The Conflict Tactics Scales (CTS-Form N; Straus 1979) was used to assess verbal reasoning, verbal aggression, and violence between adult partners. Mothers completed this questionnaire when the boys were 3.5 and 6 years old. The CTS consists of 26 items which measure the frequency of conflict resolution tactics used by partners over the past year. For purposes of the present study, two factors were composited at each time point: Verbal and Physical Aggression, as both were hypothesized to be relevant to the development of MD. The CTS is widely used, has been demonstrated to have adequate reliability and validity, and has been shown to be associated with both child behavior problems (Fantuzzo et al. 1991) and child responses to conflict (Cummings et al. 1989). In large nationally representative samples, internal consistencies for the Verbal and Physical Aggression subscales have been high (α=0.77–0.88; Straus 1979, 1991), as they were in the present study (α=0.83–0.93 for Verbal and Physical aggression at ages 3.5 and 6).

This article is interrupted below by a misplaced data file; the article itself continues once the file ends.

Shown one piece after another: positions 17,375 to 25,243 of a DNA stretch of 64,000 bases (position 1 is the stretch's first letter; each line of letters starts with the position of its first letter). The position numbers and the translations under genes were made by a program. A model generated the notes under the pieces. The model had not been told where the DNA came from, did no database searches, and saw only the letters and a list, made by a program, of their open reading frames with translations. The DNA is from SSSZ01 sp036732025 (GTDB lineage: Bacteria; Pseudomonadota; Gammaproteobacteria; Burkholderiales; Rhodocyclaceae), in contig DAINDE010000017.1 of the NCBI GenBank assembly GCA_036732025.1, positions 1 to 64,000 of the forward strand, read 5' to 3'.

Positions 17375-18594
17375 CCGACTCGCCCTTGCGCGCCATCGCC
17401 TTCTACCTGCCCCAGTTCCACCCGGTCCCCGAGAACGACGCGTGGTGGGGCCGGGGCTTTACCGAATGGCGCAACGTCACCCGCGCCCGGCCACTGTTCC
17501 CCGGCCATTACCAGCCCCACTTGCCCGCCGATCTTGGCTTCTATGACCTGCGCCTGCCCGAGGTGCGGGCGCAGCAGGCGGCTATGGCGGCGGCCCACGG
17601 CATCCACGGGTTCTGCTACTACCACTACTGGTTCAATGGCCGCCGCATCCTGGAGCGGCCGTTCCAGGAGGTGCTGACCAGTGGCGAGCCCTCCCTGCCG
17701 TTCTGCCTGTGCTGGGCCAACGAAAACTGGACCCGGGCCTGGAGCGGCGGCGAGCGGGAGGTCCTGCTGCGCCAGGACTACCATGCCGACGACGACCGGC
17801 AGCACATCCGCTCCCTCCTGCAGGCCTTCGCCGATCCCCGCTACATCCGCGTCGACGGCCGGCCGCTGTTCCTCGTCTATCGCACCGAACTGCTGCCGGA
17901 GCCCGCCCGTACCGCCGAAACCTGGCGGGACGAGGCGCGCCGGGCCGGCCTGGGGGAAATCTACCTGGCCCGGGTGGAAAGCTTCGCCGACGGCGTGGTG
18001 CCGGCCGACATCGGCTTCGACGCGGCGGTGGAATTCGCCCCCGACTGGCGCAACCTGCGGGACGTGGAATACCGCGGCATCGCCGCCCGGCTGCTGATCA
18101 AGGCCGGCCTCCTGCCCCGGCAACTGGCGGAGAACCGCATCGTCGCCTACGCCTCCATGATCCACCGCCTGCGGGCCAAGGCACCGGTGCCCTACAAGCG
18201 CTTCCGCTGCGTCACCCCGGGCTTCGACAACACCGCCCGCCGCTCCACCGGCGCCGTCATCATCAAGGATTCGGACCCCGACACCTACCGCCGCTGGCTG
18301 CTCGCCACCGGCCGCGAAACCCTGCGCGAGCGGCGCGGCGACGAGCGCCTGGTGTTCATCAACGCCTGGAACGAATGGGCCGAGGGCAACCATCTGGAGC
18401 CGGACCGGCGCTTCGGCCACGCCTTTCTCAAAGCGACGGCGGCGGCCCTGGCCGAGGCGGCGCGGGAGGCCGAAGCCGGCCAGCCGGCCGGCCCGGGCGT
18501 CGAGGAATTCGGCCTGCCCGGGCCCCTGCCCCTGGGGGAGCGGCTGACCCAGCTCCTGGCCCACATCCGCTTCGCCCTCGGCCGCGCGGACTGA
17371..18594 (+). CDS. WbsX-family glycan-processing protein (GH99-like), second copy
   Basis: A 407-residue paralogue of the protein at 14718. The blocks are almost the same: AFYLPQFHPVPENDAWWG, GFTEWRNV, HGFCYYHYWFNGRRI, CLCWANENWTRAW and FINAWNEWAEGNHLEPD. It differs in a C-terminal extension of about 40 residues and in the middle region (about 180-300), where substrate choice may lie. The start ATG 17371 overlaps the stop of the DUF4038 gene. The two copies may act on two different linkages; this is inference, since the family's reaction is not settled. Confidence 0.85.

Neighborhood impoverishment was ascertained by geocoding addresses using census data when children were 6, 8, and 10 years old. Data were coded at the block group level, the smallest unit for which all census data are available (Vanderbilt-Adriance and Shaw 2008). As all data were collected between 1995 and 2003, 2000 census data (rather than 1990 census data) were used. Based on methods devised by Wikström and Loeber (2000) and adapted by others including Vanderbilt-Adriance and Shaw (2008), a factor of neighborhood poverty was generated using the following census block group level variables: 1) median family income, 2) percent families below poverty level, 3) percent on public assistance, 4) percent unemployed, 5) percent single-mother households, 6) percent African–American, 7) percent Bachelor's degree and higher. Wikström and Loeber (2000) selected these variables based on previous research investigating neighborhood census structural characteristics associated with antisocial behavior (see Vanderbilt-Adriance and Shaw 2008). Using all census block groups in Allegheny County, Pennsylvania these individual variables were standardized, summed, and then averaged across ages (after reverse scoring median family income and percent Bachelor's degree) to create an overall neighborhood impoverishment factor score for each block group. Past research demonstrates that these variables correlate highly and are supported by factor analyses (Wikström and Loeber 2000). The score for the block group in which the child lived at each age was then averaged across all time points to yield a summary of the child's exposure to community risk from ages 6 to 10. Children's neighborhood impoverishment score was highly stable across time (r=0.72–0.83).